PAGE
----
The focus of the PhD program in Computers and Information Systems is on business aspects of Information Technology use and management. The program emphasizes analytic and quantitative tools and techniques from economics, operations research, and decision sciences to address these issues. The research conducted by the students and faculty have significantly advanced the state of the art in research on information systems in general, and information systems economics in particular.
The first year is designed to provide students with a strong methodological foundation in order to prepare them for research in the advanced years of the program. Students will be required to take courses offered by Simon Business School as well as University of Rochester. First year students are required to take the Core Exam, which is given in June.
The second year is designed to deepen students' knowledge of Computer and Information Systems. The students work on two individual research topics in conjunction with the faculty to write two papers. These papers are due by June 30 of the second year and are used as the Qualifying Exam. The Qualifying Exam tests students' abilities to integrate class material and reading requirements. Students are also required to to write a second year paper, due by November 30 of the third year. This paper is usually a more in-depth version of one of the two papers used for the qualifying exam.
All students are required to pass a Qualifying Exam in their minor field of study by the fall of their third year.
Students will take additional courses in the third year after passing the Qualifying Exam. Students also begin work on a dissertation. Research in the field of Computer and Information Systems focuses on problems of design, performance analysis, and optimization of computers and information systems.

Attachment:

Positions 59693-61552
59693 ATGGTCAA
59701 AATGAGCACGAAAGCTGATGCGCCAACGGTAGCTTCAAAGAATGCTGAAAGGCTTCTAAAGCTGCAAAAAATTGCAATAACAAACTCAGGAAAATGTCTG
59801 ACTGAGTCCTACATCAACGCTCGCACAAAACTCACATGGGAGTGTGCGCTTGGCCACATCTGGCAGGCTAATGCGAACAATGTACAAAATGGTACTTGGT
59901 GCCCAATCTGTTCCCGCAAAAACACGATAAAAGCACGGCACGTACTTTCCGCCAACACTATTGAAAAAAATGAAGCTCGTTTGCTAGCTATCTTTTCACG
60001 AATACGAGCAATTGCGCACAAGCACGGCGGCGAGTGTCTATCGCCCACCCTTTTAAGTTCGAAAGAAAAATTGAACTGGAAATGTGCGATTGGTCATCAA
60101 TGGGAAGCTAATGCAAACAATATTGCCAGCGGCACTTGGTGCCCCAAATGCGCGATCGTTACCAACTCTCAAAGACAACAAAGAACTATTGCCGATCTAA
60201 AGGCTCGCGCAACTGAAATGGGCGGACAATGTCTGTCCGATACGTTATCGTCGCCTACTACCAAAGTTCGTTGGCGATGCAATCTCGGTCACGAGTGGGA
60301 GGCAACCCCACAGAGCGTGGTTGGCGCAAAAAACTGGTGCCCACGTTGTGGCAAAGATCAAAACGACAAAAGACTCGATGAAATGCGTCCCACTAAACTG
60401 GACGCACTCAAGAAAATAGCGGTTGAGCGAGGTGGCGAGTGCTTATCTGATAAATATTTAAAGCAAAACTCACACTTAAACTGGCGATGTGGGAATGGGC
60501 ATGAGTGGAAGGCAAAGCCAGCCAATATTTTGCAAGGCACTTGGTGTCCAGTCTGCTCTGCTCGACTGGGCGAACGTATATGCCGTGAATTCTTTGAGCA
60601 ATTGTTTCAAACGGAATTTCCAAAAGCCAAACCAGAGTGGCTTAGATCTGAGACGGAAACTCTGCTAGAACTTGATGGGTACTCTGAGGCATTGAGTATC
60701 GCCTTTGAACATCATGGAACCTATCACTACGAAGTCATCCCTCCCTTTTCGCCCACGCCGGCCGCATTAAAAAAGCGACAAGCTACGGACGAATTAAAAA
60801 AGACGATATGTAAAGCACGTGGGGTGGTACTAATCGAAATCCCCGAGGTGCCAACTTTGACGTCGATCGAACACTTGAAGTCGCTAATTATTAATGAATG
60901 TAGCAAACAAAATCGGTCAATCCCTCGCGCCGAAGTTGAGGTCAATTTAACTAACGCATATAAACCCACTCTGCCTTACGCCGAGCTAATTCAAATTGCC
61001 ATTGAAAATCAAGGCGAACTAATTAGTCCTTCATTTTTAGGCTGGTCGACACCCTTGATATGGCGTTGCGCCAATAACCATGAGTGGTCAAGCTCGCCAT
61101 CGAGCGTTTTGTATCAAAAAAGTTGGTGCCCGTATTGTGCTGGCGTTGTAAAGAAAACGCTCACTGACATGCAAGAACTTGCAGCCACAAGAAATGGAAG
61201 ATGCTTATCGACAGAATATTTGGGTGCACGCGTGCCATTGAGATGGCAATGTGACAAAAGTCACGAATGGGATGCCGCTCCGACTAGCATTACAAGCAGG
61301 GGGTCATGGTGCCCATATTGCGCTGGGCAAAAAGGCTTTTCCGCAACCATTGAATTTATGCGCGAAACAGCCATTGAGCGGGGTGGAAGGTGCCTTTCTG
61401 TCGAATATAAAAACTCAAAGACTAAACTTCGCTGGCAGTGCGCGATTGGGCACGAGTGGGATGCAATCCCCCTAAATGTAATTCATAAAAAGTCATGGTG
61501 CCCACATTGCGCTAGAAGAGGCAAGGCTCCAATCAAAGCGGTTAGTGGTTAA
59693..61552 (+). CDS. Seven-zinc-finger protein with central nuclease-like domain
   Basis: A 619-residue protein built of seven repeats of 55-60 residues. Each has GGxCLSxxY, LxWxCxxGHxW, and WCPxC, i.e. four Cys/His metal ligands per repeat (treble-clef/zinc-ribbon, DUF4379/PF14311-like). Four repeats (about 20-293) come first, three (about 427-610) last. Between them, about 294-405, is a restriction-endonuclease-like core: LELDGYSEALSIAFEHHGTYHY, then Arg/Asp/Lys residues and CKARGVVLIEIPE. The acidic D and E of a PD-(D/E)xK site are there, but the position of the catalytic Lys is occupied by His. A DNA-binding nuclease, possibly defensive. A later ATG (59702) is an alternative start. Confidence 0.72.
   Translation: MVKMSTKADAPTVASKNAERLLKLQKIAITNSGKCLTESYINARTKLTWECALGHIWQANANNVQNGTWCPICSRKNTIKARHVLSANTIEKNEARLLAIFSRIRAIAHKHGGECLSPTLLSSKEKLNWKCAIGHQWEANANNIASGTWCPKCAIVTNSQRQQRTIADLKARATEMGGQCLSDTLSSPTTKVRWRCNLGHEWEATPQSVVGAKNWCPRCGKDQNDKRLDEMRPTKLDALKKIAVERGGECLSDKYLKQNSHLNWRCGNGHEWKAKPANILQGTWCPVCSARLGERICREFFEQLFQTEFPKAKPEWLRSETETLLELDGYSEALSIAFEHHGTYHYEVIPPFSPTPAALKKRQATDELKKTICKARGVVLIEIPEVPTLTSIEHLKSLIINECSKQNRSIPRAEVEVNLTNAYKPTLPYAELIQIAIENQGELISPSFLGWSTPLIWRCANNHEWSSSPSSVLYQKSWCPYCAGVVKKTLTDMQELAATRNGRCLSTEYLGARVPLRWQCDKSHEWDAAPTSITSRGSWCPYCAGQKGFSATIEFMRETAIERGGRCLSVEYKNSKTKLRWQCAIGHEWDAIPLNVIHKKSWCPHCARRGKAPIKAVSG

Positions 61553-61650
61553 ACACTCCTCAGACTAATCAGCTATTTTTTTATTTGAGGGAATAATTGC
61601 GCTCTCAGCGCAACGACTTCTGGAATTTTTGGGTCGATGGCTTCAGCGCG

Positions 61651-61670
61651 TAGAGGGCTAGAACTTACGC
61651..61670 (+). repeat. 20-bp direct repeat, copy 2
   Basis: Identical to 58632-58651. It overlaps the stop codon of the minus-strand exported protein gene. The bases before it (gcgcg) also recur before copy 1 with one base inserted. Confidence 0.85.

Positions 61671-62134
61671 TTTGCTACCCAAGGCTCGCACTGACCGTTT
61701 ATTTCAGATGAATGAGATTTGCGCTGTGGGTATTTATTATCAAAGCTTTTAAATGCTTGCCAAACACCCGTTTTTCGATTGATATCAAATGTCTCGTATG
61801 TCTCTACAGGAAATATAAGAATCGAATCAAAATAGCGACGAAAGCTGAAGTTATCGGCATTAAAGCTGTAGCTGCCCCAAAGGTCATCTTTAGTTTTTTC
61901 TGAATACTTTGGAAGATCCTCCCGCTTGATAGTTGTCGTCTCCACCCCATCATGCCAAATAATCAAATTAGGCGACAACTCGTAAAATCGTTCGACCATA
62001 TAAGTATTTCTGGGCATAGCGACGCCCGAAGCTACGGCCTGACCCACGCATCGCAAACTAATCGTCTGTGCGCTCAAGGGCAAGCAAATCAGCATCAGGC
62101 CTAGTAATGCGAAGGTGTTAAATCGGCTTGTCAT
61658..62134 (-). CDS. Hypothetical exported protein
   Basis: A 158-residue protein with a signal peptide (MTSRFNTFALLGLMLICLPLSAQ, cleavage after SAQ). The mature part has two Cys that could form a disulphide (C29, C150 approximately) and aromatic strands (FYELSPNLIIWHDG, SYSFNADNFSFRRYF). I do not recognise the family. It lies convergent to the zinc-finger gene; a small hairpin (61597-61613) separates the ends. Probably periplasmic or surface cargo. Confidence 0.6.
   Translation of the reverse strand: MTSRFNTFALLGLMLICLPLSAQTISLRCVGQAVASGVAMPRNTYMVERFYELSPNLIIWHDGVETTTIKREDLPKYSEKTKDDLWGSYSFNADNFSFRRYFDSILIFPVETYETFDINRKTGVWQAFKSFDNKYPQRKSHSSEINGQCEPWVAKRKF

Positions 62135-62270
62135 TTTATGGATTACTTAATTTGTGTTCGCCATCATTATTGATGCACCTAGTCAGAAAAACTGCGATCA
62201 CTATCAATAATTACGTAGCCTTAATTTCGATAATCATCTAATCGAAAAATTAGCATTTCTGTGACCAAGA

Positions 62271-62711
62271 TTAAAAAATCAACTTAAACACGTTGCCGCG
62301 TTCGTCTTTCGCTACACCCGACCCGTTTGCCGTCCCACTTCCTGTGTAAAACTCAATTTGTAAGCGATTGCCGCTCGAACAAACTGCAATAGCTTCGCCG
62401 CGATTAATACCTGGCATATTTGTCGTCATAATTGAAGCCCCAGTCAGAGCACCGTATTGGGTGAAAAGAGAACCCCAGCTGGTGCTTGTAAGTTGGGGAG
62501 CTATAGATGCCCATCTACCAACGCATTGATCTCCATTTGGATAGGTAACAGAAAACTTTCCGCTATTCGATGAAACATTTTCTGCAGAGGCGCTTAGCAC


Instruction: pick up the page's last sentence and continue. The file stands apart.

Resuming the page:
This is achieved at the end of your fourth year after completing 90 credit hours and passing the Core and Qualifying Exams. These credit hours include research credits for GBA595 and GBA999. Students become PhD candidates by receiving a recommendation from the Computer and Information Systems area coordinator.
Students are expected to submit their research paper, with a faculty advisor and committee approval, for a Thesis Proposal by the fall of the fourth year. Students fulfilling all requirements would schedule their Thesis Defense by June 30 of their fifth year.
All students must declare a minor field of study and pass a qualifying exam in their chosen minor field. The exam varies based on the minor chosen; it may consist of either a written exam, completing specific courses, and/or submitting a research paper.